The Unexpected Miss Bennet

As part of our Austen birthday celebrations, we’re delighted to welcome Patrice Sarath, author of The Unexpected Miss Bennett.

“It is a comforting belief among much of society, that a plain girl with a small fortune must have no more interest in matrimony than matrimony has in her.”

The third of five daughters, Miss Mary Bennet is a rather unremarkable girl. With her countenance being somewhere between plain and pretty and in possession of no great accomplishments, few expect the third Bennet daughter to attract a respectable man. But although she is shy and would much prefer to keep her nose stuck in a book, Mary is uncertain she wants to meekly follow the path to spinsterhood set before her…

What an engaging and endearing tale about Mary Bennet! I loved witnessing her gradual transformation, her realization that she can never be something she isn’t, and her newfound understanding of men and relationships. Yes, there is romance in this story! And the hero is just as unexpectedly charming as Mary Bennet!—Austenesque Reviews

Mary Bennet! What appealed to you about her? Austen isn’t very kind to her.

No, Austen was not kind to Mary at all. I don’t think she saw Mary or Kitty as fully fleshed characters. They were more types. Remember that awful scene in P&P where Mary rushes to the piano to show off? I felt so horrible for her even while I understood Lizzy’s embarrassment. But I liked Mary for all that. I saw a book-loving middle sister who wanted attention and was shy and socially awkward. 



I’ve always wondered why Mr. Collins didn’t choose Mary–it’s certainly something that’s been hinted at in movies. Any ideas?

Austen was writing social commentary rather than romance. The reason that Mr. Collins ended up marrying Charlotte is so that Charlotte can exemplify the terrible situation women of Austen’s era found themselves in. If you were very very lucky you married a man for love or at least respect and were well taken care of. But more than likely you had to make a very pragmatic match and you had very few options. And Charlotte looks around pragmatically at her situation and moves in, snaring Mr. Collins to secure herself a position. Charlotte has that great speech about men and women and being sure of one’s potential suitor and Lizzy rejects her argument, but I think in that moment, Austen herself was speaking through Charlotte.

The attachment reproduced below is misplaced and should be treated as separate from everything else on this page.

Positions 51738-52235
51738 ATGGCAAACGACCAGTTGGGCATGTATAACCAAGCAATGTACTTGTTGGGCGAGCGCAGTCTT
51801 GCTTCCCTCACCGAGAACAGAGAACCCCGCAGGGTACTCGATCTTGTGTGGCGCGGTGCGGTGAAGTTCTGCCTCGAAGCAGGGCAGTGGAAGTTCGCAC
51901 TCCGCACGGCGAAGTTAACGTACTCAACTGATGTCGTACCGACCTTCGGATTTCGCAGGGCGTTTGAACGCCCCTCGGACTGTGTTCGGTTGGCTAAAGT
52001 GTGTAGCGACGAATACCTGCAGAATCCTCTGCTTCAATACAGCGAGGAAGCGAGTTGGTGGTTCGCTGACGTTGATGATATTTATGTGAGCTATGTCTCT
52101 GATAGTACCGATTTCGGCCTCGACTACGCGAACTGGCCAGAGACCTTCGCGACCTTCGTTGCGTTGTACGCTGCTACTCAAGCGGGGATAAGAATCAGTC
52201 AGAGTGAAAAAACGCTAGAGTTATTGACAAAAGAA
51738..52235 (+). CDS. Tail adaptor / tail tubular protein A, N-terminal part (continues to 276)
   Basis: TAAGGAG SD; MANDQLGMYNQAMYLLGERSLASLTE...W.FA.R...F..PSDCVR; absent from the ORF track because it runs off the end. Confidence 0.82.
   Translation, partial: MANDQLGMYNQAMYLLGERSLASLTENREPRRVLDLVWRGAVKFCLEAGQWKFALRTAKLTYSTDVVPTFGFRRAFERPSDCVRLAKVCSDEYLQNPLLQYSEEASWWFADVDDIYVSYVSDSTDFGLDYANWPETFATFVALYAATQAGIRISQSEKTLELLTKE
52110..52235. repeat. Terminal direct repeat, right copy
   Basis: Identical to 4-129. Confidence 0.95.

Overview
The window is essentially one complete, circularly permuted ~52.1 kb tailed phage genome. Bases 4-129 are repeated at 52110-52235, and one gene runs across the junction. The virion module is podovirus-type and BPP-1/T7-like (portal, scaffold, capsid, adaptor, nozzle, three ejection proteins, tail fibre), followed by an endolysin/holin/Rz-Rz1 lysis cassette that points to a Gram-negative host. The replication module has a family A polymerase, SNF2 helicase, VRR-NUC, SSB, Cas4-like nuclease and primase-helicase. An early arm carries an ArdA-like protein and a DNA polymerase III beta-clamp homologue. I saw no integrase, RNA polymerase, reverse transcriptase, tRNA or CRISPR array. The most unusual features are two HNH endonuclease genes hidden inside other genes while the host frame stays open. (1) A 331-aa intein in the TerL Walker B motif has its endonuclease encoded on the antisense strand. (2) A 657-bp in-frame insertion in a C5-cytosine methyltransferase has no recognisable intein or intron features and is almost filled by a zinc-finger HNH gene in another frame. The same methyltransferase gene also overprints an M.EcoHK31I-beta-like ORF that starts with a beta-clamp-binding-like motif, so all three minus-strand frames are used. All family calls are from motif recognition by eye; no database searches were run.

Of course, that just left the field open to me. I decided to write about exactly why Mr. Collins never saw Mary as a potential wife and had a lot of fun with it. 



I’ve always suspected it was because Lady Catherine wouldn’t see Mary as suitable wife material! What made you change genres from fantasy to Austen-related fiction?

I didn’t make a permanent shift. I am still writing fantasy, both with the continuation of my current series and the new projects I’m working on. But I read in all genres and see no reason not to write in all of them. I don’t want to limit myself. 



How do you handle the Austen worldbuilding–any favorite research books or sites?

Oh goodness, Shades of Pemberley is one of the best sites out there. I also visited Jane Austen’s house in Chawton, went to Bath, and read and reread all of her books looking for phrasing, word choices, slice of life vignettes so I could get at what it was like to live back then (Emma is best for this by the way) and things like that. I am not a research hound but I try to know and understand more than ends up in the book. 



I’m an Emma fan too. Which is your favorite Austen?

I knew you would ask that! My favorite is Pride & Prejudice. But Austen’s best book is Persuasion, and there are bits of it that edge out P&P for sheer enjoyment. 



We’re celebrating Austen on and off this month at the Riskies since her birthday falls on 16th. What are you doing to celebrate?

I’m taking part in Austen’s Birthday Soiree, which is being hosted by Maria Grazia of My Jane Austen Book Club. But here’s the funny thing. Even before I wrote The Unexpected Miss Bennet, I’ve always noted Jane Austen’s birthday on the calendar. You know how in January you fill in all the birthdays and anniversaries for the family on the new calendar? Well, Jane Austen, Joan of Arc, John Lennon, and random celebrities have always been written in. So in a way, I’ve always celebrated and lifted a glass to her on the 16th. 



What’s next for you?

The most recent project is underway; it’s a modern fantasy. I’m also editing my third book in my Gordath Wood series, which reboots the series from a different character’s point of view, and her adventures in a fantasy world. Also, I have Kitty’s story yet to tell, but I need to find exactly the right way to get to the truth behind her character, as I did with Mary.

Thank you for the opportunity to visit with you on Risky Regencies.

What do you think of Mary Bennett? Or is there any other minor Austen character whose story you’d like to learn? Your comment or question enters you into a drawing for a copy of the book, so let’s get chatting!

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